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NotPetya Hits the Soft Underbelly of the Patching Process

Among the Internet’s many talents is its seemingly inexhaustible capacity for reminding us how much we still have to learn about technology, about security, and most of all, about human nature.

Sometimes these reminders are subtle, but more and more these days they’re incredibly painful. The current kick in the teeth is the outbreak of a ransomware worm this week that has hit a slew of high-profile companies in Europe and the United States. The worm shares a lot of code and capabilities with the Petya ransomware, but security researchers said it is a separate strain, one that already has caused a tremendous amount of trouble. Among the victims of the worm, known as ExPetr or NotPetya, are Maersk, the massive global shipping company, the Ukrainian power company, a Ukrainian bank, Merck, the huge pharmaceutical company, and many smaller organizations.

Like the WannaCry ransomware worm before it, this variant uses the EternalBlue exploit for a vulnerability in the SMB implementation in Windows to spread once it’s on a network. The main initial infection vector is a little fuzzy still, but one of the methods appears to be a hacked update server for an accounting software package called MEDoc from Ukraine. The compromised server was installing updates that included the ExPetr ransomware files, and researchers say there also are watering hole attacks installing the malware.

“Initial infection appears to involve a software supply-chain threat involving the Ukrainian company M.E.Doc, which develops tax accounting software, MEDoc. Although this vector was speculated at length by news media and security researchers—including Ukraine’s own Cyber Police—there was only circumstantial evidence for this vector. Microsoft now has evidence that a few active infections of the ransomware initially started from the legitimate MEDoc updater process. As we highlighted previously, software supply chain attacks are a recent dangerous trend with attackers, and it requires advanced defense,” Microsoft researchers said.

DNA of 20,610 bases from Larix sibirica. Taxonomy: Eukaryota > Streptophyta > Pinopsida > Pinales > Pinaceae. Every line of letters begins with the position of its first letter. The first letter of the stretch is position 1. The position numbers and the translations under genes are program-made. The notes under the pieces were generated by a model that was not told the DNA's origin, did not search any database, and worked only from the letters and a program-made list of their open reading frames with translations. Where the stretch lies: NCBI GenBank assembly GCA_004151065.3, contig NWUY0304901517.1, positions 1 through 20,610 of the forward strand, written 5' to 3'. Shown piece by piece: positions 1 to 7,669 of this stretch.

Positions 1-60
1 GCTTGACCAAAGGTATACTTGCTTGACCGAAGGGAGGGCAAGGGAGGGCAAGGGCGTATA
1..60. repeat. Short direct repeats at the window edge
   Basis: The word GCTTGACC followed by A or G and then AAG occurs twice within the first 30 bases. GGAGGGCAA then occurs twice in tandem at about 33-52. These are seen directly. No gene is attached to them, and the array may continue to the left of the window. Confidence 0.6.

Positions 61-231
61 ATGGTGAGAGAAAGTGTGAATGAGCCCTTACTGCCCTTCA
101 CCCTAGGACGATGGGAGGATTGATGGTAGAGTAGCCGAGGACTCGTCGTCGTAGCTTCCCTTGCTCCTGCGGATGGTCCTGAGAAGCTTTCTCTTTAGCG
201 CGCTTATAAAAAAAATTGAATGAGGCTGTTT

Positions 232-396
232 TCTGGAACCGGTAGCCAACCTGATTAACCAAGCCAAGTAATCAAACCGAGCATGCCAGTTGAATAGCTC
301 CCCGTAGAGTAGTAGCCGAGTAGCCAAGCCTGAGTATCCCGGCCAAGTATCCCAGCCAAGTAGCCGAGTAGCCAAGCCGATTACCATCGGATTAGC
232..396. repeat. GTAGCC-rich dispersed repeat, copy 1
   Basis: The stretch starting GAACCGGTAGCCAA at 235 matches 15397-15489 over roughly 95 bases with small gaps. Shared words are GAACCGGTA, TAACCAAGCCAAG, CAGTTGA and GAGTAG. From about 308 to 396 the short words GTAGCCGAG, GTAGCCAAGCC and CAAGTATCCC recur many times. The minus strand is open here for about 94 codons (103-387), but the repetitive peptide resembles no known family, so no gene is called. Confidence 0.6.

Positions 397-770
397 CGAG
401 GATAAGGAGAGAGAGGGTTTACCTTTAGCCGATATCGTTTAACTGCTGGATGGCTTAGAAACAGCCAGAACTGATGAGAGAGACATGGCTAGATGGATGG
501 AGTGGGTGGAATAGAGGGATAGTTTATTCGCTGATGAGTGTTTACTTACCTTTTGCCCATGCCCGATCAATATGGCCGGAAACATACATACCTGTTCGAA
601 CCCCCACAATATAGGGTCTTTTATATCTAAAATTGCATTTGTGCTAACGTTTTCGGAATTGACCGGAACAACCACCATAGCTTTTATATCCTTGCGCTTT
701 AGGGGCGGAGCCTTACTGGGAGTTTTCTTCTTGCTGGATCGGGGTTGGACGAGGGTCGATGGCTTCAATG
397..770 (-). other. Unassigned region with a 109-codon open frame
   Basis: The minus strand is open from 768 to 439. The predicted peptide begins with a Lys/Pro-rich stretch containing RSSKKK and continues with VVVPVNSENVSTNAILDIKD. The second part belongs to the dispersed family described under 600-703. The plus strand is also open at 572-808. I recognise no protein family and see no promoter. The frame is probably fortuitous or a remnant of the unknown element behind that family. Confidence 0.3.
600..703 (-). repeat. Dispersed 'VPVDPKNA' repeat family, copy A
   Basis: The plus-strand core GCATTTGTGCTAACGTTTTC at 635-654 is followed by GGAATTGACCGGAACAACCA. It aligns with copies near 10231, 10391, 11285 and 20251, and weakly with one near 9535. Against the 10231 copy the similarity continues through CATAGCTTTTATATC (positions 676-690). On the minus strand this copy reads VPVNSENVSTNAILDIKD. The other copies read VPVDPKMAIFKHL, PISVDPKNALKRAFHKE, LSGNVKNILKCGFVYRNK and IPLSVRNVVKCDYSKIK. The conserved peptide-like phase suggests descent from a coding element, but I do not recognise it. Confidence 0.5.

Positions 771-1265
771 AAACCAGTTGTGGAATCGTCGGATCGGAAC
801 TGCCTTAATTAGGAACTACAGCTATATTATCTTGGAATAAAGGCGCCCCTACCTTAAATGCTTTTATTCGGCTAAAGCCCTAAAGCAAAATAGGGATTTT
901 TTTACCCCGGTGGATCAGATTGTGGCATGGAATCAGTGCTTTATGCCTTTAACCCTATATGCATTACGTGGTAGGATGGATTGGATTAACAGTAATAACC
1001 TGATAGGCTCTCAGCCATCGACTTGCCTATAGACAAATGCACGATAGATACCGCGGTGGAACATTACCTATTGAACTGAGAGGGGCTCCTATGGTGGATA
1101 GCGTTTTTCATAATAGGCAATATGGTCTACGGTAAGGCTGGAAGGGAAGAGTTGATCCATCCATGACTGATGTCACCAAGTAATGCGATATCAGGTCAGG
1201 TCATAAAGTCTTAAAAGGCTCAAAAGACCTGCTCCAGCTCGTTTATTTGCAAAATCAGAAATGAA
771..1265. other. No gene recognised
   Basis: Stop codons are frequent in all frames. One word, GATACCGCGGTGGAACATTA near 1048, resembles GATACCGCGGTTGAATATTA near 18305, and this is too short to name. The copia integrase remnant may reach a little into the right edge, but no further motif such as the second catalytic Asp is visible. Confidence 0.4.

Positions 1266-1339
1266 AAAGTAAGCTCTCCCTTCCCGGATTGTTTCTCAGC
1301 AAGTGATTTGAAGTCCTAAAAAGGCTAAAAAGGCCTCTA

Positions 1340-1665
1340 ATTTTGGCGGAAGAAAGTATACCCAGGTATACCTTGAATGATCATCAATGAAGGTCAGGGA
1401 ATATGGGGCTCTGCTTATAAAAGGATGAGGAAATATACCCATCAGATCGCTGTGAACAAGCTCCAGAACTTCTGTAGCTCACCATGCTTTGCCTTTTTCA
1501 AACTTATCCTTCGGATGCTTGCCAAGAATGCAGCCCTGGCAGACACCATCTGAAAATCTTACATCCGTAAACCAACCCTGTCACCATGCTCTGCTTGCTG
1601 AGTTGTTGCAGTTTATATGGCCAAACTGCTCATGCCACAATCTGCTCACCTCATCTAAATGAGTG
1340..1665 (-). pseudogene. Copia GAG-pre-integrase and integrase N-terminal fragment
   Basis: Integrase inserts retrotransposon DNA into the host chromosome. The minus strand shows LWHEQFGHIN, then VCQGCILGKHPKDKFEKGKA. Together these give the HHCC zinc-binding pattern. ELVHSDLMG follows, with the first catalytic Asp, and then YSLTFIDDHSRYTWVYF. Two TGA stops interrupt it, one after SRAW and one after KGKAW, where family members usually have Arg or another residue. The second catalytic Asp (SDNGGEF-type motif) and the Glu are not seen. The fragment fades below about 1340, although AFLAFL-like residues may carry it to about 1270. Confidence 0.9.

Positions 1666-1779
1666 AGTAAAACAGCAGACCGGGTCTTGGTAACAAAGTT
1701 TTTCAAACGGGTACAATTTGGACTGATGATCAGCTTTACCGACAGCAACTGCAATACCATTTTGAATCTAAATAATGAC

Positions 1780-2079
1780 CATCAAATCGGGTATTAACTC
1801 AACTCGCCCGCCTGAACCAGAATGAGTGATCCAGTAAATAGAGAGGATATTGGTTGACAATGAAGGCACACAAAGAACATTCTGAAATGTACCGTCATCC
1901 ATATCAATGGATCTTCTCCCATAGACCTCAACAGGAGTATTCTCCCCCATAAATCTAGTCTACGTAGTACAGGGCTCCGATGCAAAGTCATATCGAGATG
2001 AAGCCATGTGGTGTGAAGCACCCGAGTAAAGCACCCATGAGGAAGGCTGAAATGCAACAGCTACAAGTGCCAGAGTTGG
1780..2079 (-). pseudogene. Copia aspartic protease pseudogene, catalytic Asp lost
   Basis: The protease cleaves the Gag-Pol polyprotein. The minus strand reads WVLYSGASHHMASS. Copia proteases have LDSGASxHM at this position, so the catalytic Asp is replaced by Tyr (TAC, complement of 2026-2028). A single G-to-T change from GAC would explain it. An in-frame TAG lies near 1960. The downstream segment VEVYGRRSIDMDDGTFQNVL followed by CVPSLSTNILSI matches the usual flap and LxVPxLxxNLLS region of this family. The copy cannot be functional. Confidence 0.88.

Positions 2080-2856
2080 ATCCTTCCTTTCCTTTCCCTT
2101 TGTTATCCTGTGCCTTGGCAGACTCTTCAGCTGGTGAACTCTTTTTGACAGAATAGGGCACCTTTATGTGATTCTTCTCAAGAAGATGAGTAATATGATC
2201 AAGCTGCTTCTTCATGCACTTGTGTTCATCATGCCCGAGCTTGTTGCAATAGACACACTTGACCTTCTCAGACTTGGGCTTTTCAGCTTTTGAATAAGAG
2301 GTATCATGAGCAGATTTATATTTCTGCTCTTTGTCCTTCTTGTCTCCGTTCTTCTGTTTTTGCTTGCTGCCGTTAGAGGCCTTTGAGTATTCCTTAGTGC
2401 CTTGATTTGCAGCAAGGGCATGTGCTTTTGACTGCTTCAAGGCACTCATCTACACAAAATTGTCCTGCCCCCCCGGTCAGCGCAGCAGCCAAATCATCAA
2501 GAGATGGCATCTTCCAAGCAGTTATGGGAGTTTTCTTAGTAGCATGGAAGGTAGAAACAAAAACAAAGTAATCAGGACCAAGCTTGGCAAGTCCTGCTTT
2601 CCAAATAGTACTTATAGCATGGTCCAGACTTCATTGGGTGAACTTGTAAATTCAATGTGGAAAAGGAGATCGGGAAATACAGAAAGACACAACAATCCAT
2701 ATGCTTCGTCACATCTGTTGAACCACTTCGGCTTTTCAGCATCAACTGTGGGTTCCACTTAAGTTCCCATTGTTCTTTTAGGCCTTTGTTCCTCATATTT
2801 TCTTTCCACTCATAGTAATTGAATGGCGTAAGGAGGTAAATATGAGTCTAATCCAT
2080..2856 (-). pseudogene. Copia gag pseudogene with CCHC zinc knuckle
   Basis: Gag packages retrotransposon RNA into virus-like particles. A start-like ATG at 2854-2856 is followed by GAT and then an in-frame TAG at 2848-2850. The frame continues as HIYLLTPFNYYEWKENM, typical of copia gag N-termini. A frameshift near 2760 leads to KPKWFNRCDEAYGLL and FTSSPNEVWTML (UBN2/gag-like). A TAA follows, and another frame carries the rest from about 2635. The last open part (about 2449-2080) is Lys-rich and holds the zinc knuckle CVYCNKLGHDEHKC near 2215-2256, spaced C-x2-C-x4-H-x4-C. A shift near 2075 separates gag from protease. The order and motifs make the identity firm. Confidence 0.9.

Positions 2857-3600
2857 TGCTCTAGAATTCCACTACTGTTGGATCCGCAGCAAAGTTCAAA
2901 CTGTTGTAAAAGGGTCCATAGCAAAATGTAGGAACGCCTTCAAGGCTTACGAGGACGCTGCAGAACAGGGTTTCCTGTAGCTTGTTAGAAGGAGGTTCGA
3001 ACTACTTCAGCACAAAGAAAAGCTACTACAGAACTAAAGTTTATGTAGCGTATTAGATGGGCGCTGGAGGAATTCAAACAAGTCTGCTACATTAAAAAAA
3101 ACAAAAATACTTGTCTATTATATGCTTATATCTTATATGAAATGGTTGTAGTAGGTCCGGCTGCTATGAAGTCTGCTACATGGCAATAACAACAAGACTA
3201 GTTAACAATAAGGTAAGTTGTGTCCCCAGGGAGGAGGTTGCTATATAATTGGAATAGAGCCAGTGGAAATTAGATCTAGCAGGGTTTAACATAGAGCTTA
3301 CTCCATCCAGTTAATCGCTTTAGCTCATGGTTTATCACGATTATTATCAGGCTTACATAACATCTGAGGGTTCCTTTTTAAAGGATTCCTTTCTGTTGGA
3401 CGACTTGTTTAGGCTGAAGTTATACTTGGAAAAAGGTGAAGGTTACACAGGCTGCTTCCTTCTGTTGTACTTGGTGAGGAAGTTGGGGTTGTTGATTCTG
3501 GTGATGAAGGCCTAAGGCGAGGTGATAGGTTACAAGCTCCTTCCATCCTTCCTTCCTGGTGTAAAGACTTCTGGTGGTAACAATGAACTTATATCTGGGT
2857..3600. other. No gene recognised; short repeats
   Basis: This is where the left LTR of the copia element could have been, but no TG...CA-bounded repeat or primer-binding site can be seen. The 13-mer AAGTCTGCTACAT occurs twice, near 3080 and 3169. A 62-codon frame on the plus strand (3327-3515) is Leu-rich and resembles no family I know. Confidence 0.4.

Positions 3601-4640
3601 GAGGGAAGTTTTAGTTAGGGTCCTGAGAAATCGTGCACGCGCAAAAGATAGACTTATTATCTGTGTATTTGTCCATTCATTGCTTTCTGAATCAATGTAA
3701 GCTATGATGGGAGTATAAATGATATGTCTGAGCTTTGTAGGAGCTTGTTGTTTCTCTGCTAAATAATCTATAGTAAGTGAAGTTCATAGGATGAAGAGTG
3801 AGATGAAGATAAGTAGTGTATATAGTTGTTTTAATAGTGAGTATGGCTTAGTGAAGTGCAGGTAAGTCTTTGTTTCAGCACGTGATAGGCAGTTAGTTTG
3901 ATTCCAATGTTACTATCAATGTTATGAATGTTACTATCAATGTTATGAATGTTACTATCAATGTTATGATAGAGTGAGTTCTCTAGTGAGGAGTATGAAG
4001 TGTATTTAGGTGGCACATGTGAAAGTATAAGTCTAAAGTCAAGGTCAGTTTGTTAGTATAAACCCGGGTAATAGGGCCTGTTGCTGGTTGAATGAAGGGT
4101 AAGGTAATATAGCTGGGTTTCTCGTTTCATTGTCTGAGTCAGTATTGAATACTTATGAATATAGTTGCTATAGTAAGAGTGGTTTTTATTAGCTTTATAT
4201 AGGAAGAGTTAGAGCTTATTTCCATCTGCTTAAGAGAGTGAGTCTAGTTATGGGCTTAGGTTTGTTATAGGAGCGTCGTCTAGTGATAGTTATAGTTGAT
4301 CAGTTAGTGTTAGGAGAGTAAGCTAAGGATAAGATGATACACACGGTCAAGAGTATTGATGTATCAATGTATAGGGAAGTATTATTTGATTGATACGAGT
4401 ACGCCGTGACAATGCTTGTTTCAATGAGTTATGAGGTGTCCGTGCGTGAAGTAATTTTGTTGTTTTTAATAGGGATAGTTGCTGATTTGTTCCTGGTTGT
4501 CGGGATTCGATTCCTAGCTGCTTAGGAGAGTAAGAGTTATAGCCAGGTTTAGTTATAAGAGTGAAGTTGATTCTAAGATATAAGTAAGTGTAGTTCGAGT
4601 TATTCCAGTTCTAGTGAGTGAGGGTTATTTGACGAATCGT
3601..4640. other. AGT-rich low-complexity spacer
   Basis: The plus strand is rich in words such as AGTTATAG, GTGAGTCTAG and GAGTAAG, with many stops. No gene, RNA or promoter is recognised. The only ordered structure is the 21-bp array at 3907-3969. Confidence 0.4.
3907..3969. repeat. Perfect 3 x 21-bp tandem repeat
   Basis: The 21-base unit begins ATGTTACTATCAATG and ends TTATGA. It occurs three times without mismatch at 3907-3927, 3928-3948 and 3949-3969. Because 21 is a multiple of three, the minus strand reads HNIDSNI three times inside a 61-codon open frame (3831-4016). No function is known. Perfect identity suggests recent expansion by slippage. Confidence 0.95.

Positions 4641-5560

This is not the typical ransomware infection chain, which usually involves spam messages with infected attachments that install the malware once opened. The ExPetr ransomware avoids that method, perhaps because it relies on users for infection. While spamming out millions of infected messages can be effective, it’s also inefficient. Hacking an update server can be a much more efficient method for spreading ransomware or any other kind of malicious code, and it’s a technique that some security researchers have been warning about for several years.

Users have been trained for more than 15 years now to install updates when they’re available in order to keep their systems safe. Microsoft, Apple, Google, and the other major software makers have rightly stressed the importance of installing patches and have created trusted channels through which users can obtain them. Those channels are among the more well-defended assets those companies have, as they represent highly attractive targets for attackers, both financially motivated ones and nation-states.

But it’s not just the big vendors that are at risk for this kind of operation, as this latest ransomware campaign shows. Smaller third-party software makers are easier pickings for attackers, as they might lack the tight defenses that Microsoft or Google have while still offering the opportunity to get malware onto a large number of machines in one fell swoop.

Telling users to patch and avoid opening attachments from unknown sources isn’t enough at this point. High-level attackers are intimately familiar with corporate defenses, security policies, and user behavior, and they know where the soft spots are. The ExPetr ransomware attackers found one of those spots and exploited it. This wasn’t the first attack to use this vector, just the loudest to date, and it could have been far worse had it hit a more popular software package. But now that the effectiveness of the technique has been demonstrated for all to see, there will likely be many more to come.

NotPetya infection screen image via Krebs on Security.
Dennis Fisher


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Dennis Fisher

Dennis Fisher is editor-in-chief at Duo Security. He is an award-winning technology journalist who has specialized in covering information security and privacy for the last 15 years. Prior to joining Duo, he was one of the founding editors of On the Wire, Threatpost and previously covered security for TechTarget and eWeek.